| Quandaree, Quandarah
Greetings, fellow Bergvagabunden. This is the first of what I hope will be many happy stories. Allow me a brief explanation before I begin. I spent all of February and March this year pacing my living room with my right arm in a sling due to shoulder surgery. I tried to deal through therapeutic shopping, but in the end the only thing that relieved my frustration was making a decision, after dreaming about it for years, to commit to skiing the Grand Slam. Having lived most of my life in Colorado, I have climbed a few 14ers and skied a couple, but the Quest begins right here.
"Fifty percent of genius is just showing up" - Woody Allen
Having April 27 free, and thinking Quandary is nice and accessible, I set about finding some companions to climb and ski the Cristo Couloir. The weather had been pretty unsettled lately; I drove to the trailhead the day before to check things out, looked up every source of weather information I could find, and eventually decided that it was worth being there on Monday morning, ready to go but prepared to bail right then and there. After some cajoling and bullying, three of my friends agreed to meet me at the trailhead - maybe just to shut me up, or maybe because I promised to buy them breakfast if we called off the climb. Here are the intrepid souls who showed up:
L to R: Kris, Tom, Bonedale Dolly, Pioletski. Note that Tom has thoughtfully brought his raft, just in case.
The weather at this point looked promising: about 28 degrees and breezy, but sunny - certainly not the storm that the Weather Channel predicted. With guarded optimism we hiked the 2 miles from the snow closure to the Blue Lakes...
Hiking the road. Cristo Couloir at the skyline.
At the dam, the wind was howling. We found a sheltered (NOT!) spot to gear up for the ascent:
No place to hide...
Here we dressed, ate, checked avy transceivers, calibrated the altimeter, checked the radar range, got our clearance, Clarence, got the vector, Victor, and roger, Roger, we're off. We were in for one bitter disappointment:
And I schlepped the beach ball all this way!
Starting uphill in earnest, we almost literally stumbled on a brace of ptarmigan:
From the base of the couloir, the task consists of placing one foot above the other. Just like a Stairmaster, only more fun, more scenic, more interesting, more satisfying, more difficult, more dangerous... ok, so actually it's not the same at all. We wuz a-kickin' and a-stompin' and we done stomped our way right up that there mountain:
Pioletski doin' the stomp
Dolly, Kris and Tom doin' the stomp
By this time the wind had mostly abated and we were enjoying a cool but perfect bluebird day. The going was easy enough that the axes and 'pons never came out of our packs. Conversation ranged from our luck with the weather to the timeless dignity of the high mountains. Gradually we watched Mt. Lincoln peep, then rise like the moon, then rear like a horse, above the ridgeline to the south of us, and eventually we arrived at the summit.
As expected, it was cold enough to keep the snow in good shape, but we found pretty pleasant conditions at the summit. The obligatory summit photos:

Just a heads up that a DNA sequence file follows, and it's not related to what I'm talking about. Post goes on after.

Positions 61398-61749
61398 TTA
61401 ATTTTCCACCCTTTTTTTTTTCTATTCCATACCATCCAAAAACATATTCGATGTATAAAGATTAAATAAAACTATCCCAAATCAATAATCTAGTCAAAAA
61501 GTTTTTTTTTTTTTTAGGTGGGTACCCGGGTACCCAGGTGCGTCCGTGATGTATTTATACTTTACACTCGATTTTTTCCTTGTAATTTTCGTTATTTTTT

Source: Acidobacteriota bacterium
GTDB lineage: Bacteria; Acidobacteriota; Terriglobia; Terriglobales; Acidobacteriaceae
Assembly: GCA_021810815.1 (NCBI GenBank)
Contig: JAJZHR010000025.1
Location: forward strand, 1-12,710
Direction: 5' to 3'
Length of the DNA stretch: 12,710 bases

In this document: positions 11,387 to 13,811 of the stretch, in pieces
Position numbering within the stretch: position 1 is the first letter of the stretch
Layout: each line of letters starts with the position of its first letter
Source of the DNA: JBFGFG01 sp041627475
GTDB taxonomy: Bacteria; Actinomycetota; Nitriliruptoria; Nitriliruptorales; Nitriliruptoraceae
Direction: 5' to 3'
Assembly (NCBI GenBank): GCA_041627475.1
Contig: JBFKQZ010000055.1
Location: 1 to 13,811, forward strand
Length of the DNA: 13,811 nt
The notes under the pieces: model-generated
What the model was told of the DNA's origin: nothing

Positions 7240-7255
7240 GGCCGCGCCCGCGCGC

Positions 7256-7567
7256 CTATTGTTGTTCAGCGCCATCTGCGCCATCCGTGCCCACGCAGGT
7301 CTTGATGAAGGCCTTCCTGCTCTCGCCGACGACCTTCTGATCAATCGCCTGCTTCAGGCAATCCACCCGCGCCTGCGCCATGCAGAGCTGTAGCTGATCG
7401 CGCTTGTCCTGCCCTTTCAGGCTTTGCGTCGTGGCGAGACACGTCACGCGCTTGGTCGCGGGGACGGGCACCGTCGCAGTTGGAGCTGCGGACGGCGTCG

L to R: Kris, Pioletski, Tom, looking east
Dolly and Pioletski, looking west
Time came to click into the skis. No problem making tracks from the summit today.
Pioletski leaves the summit
We picked our way through a thin spot about a quarter of the way down...
Reef dead ahead, Captain...
...and let 'em run.
Dolly. This picture doesn't really do her justice, but it's the best I got.
Pioletski. Note the tracks below; we exchanged a friendly wave with a solo skier who was making great turns while we were climbing.
Tom, dropping the knee.
And saving the best for last. Kris really seemed to have his game on today.
And so we skied down to the road, picked our way to the car, and repaired to Fatty's for beer and pizza. Thus are the faithful rewarded: we had a glorious day of spring skiing, where we all expected things to be marginal at best and would not have been surprised to have had to abort the entire undertaking.
Notes on snow conditions: Most of the depth of the snow in the couloir is nicely compacted and consolidated. The exposed surface of that part, however, is covered by the red dust that blew down from Mars a few weeks ago, so it will age differently and melt faster than the snow that is concealed by more recent deposition. Last week's storm left some drifts, up to about 10" deep in places, whose surface has developed a brittle crust with sugary snow underneath. This is a pain in the butt going up, and makes life more interesting for the T-mark skiers, but it is limited to fairly small isolated patches so it doesn't look dangerous. In the last 48 hours a bit more snow was deposited by new fall and wind. It seems to have bonded quite well to the snow underneath, but being wind-deposited, it has some internal stratification of its own. It is not deep enough to create anything more than a surface slough, and it made for fabulous skiing.
Thanks to Dolly, Kris and Tom for coming out to play, and thank you for reading this TR. Any and all comments welcome. I look forward to meeting some of you at the Snowmass Creek trailhead on May 1.
All photos by Pioletski, except where someone else (obviously) borrowed the camera.
Thumbnails for uploaded photos (click to open slideshow):